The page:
While an inside room on a cruise might not be for everyone -- the lack of windows and compact size are certainly worth weighing -- there are plenty of reasons to consider booking one.
Also known as interior cabins or rooms, inside rooms line the interior hallways aboard cruises and are often the smallest cabins on the ship. Space and storage are generally minimal and natural light can be nonexistent.
However, when you consider costs (and a host of other factors depending on your cruise style), those sacrifices can pay off. Check out the eight times that an inside cabin might just be the best bet for your next cruise vacation.
Let's start with the obvious: Booking an inside cabin can get you an incredible vacation for far less money. In fact, they can often be cheaper than a budget hotel room near a beach (and include plenty of perks hotels don't).
We've seen inside cabins priced from $39 per person, per night. While deals that low are reserved for special sales, you can often find interior rooms from $80 or less per person, per night. That fare includes not only your room but also food in select restaurants (including the main dining room and buffet), entertainment onboard and use of pools and water slides. If you're short on cash, but need a getaway, an inside cabin gets you access to most of the awesome amenities found on mega-ships.
Many cruisers spend way more time outside of their cabins than indoors. Why? Between eating, drinking, dancing, belly laughing at comedy shows and splashing in the pool, there's enough action on a cruise to keep you outside of your room day and night. When you add in port excursions, you might just find that you're only in your room to change clothes, shower and sleep. If that sounds like you, an inside room on your cruise might be the right choice.
Inside cabins are dark. Turn off the lights and you have no idea if it's the middle of the night or high noon (so long as you don't have windows overlooking the central promenade or other public areas). For light sleepers, that guaranteed darkness can be the best sleep aid in the world and may warrant considering an inside room on your cruise. This is especially the case in places like Alaska or Norway, where the sun doesn't set until the wee hours of the morning and rises not long thereafter in summer months.
Remember when we told you inside rooms on cruises are cheaper than other rooms? That means you'll have more cash left over for indulgences like spa treatments, shore excursions and specialty dining.
Downsizing from a balcony cabin to an inside room can free up hundreds of dollars you can use to splurge on that couples massage or flightseeing helicopter tour.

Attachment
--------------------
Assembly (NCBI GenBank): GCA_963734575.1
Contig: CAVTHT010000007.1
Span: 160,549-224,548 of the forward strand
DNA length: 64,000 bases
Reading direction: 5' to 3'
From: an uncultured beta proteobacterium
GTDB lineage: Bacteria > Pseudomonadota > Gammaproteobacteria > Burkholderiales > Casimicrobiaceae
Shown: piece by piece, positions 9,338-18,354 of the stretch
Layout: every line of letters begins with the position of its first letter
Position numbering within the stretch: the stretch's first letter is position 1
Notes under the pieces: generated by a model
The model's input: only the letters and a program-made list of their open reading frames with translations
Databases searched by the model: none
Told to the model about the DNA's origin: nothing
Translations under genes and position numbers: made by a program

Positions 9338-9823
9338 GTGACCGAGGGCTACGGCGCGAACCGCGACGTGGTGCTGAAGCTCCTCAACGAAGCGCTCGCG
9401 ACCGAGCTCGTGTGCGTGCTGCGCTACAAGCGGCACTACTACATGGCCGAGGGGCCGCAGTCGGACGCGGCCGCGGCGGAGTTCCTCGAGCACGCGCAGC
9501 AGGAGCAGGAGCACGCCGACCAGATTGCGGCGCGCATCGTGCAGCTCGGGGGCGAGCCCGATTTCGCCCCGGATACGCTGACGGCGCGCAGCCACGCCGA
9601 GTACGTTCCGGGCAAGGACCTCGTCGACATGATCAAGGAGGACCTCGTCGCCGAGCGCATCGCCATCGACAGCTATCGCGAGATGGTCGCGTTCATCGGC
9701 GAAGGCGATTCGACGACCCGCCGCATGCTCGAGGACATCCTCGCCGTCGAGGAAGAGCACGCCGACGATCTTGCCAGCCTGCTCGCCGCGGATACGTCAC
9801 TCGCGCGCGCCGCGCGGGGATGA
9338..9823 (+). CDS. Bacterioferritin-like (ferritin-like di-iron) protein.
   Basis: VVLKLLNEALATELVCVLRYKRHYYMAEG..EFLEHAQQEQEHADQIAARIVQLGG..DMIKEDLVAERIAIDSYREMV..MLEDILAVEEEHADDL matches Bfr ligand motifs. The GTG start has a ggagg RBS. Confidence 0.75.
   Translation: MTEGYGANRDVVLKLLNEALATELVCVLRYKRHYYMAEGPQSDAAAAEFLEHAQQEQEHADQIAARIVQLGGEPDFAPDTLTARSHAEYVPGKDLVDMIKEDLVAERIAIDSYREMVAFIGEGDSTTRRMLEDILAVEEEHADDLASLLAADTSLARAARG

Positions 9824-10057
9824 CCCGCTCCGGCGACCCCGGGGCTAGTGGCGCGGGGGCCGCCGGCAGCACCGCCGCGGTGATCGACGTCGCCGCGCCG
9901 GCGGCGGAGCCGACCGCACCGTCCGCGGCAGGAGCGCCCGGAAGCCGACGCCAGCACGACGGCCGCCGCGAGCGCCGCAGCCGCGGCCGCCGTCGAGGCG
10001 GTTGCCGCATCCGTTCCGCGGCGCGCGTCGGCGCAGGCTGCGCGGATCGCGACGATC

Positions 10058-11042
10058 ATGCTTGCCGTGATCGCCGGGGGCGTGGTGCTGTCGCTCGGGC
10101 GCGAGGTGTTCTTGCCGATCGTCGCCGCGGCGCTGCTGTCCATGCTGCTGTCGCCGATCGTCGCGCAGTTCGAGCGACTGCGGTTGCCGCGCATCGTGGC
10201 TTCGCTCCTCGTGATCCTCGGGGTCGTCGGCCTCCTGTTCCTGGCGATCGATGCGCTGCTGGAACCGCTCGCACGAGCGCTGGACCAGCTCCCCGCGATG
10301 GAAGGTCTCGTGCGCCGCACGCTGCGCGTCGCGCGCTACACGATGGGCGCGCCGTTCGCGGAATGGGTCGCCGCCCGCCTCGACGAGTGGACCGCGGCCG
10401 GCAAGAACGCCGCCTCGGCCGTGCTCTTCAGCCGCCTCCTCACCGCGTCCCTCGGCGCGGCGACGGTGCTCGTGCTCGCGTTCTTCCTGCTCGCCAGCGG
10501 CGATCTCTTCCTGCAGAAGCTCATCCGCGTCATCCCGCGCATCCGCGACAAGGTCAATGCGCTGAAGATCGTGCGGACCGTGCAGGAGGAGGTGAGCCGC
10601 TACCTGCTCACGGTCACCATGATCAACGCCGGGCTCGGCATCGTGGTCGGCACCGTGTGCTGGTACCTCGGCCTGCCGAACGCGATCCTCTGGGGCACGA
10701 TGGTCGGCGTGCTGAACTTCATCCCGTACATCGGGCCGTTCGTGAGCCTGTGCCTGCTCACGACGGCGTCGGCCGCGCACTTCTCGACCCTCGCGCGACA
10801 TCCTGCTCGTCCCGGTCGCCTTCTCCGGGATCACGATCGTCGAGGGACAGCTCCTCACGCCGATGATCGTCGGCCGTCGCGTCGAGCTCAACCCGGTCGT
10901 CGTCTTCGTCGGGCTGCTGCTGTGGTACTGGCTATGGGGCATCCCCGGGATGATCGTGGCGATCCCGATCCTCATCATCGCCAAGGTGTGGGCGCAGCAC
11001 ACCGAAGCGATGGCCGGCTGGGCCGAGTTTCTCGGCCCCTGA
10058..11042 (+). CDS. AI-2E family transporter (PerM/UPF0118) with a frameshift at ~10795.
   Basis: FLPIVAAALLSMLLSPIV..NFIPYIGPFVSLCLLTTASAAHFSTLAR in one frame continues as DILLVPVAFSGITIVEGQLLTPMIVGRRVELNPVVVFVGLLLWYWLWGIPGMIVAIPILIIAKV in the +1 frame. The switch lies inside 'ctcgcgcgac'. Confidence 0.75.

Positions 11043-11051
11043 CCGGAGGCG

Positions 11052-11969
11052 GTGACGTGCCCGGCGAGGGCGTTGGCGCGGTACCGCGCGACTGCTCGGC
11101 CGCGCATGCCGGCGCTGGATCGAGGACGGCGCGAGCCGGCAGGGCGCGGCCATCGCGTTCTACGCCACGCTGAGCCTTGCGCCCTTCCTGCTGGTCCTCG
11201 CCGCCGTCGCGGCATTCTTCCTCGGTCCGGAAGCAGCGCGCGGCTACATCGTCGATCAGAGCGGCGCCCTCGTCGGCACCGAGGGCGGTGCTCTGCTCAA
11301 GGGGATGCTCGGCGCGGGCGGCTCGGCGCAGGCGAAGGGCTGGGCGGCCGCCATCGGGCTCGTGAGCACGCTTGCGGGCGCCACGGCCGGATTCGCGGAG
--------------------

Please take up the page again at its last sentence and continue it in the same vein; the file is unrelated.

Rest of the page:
On a typical seven-night Caribbean sailing on a mainstream cruise line, you can save an average of $350 to $400 per person per night when comparing inside cabins to balcony cabins. Perhaps, you'd prefer to use the money to fund your poker habit at the onboard casino or keep the wine flowing at dinner. Spend money on the most important parts of your vacation -- and if you skimp on the cabin, that's A-OK.
Royal Caribbean has inside cabins with a view -- just not always of the ocean. Several of its ships have rooms that overlook the Royal Promenade or other open public areas of the ship.
You may also find interior rooms with virtual balconies -- floor-to-ceiling LED screens that display live footage from outside the ship, creating the sensation that you're looking out a window.
Disney Dream and Fantasy offer similar inside rooms with Magical Portholes -- small, round video screens that show exterior views as would a real porthole window. And on Carnival, some cabins labeled as inside actually have porthole windows for natural daylight (if not wide open seas).
Fact: Most cruise lines charge what's called a single supplement to a solo cruiser staying in cabins built for two. If you want to avoid that often hefty charge, you should make sure your cruise offers cabins for one. While solo cabins with a view or balcony do exist, they're tough to get and the majority of solo rooms are interior. Norwegian's popular Studio cabins -- with their mod designs and mood lighting -- are usually interior (though they do have windows that look out into the corridor).
And even if a true solo cabin sans single supplement isn't available, booking a standard interior room will save you money because the solo supplement is a percentage of the cruise fare. As we've told you, inside cabins are cheaper.
Most mainstream lines allow families to book extra rooms across the hall from parents. It’s a money-saving tactic that also allows the kids to feel a little more independent than standard adjoining rooms. This approach works even if parents decide to split up between the kids for sleeping arrangements. Booking one balcony and one or more interior staterooms across the hall allows everyone to enjoy the balcony room during the daytime and split up at night – with bonus bathrooms.
Related: The Best Cruises for Kids
Carnival's 1A cabins are a grab bag of quirky cabin designs. They may share a category and be considered "insides," but that's where the similarity ends. Some have two standard beds (that can combine into a queen), while others have one bed and either a sofa bed or a pulldown bunk bed. Views can range from none to portholes or even picture windows. If you want something out of the ordinary for a low price (these cabins are favored by solo travelers, too), these inside cabins might be a good choice for you.